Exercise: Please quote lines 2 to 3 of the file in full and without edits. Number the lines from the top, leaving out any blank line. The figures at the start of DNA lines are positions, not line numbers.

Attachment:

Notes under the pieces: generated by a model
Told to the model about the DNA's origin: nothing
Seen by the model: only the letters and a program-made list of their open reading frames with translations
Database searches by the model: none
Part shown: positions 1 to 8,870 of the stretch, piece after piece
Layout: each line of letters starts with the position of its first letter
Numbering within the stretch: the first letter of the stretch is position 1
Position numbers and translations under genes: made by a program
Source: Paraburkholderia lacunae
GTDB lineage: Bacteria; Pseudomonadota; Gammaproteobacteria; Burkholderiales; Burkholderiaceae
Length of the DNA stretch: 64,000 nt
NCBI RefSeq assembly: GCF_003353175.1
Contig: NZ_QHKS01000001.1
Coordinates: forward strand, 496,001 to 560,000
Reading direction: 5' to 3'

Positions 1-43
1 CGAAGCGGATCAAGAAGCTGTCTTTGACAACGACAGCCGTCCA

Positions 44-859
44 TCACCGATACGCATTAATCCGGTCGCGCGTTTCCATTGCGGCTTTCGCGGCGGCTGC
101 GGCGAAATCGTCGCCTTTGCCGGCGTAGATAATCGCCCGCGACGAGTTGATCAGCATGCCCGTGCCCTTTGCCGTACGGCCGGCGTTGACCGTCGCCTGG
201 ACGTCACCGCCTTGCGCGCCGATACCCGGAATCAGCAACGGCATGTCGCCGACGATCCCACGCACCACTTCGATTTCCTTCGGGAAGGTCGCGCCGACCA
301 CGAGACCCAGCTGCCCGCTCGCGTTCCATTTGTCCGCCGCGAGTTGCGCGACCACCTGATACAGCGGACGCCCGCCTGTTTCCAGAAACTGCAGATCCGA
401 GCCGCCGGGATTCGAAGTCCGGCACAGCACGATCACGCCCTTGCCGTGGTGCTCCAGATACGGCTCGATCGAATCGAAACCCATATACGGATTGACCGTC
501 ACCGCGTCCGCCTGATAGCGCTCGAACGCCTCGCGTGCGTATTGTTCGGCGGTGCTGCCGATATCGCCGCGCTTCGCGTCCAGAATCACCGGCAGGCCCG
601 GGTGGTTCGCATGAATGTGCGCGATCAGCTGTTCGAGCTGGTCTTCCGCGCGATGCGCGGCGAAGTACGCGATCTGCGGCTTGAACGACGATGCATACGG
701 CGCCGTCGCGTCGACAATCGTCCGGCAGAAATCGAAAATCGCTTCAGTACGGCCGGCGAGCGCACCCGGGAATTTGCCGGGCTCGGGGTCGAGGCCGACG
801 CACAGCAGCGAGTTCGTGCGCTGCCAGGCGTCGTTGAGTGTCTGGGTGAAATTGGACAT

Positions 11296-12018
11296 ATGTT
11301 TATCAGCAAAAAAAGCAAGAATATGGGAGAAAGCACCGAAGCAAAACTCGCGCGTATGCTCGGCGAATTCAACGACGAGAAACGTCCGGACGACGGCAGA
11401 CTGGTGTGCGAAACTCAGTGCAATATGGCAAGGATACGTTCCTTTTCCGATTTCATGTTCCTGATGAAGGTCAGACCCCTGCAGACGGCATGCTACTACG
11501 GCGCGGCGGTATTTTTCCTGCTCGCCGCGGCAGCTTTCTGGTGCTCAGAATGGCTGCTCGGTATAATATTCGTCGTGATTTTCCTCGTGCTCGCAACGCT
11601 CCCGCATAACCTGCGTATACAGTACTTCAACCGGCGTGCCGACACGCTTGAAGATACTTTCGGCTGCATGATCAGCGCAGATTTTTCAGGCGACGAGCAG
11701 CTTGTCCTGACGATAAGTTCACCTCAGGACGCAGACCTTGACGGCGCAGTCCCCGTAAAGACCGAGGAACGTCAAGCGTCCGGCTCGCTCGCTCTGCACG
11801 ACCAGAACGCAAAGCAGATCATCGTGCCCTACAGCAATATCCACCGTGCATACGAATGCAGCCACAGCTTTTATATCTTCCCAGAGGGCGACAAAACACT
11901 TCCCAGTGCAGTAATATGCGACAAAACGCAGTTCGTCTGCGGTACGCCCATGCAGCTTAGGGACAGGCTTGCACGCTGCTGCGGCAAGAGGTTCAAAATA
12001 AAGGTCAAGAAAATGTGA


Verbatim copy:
Told to the model about the DNA's origin: nothing
Seen by the model: only the letters and a program-made list of their open reading frames with translations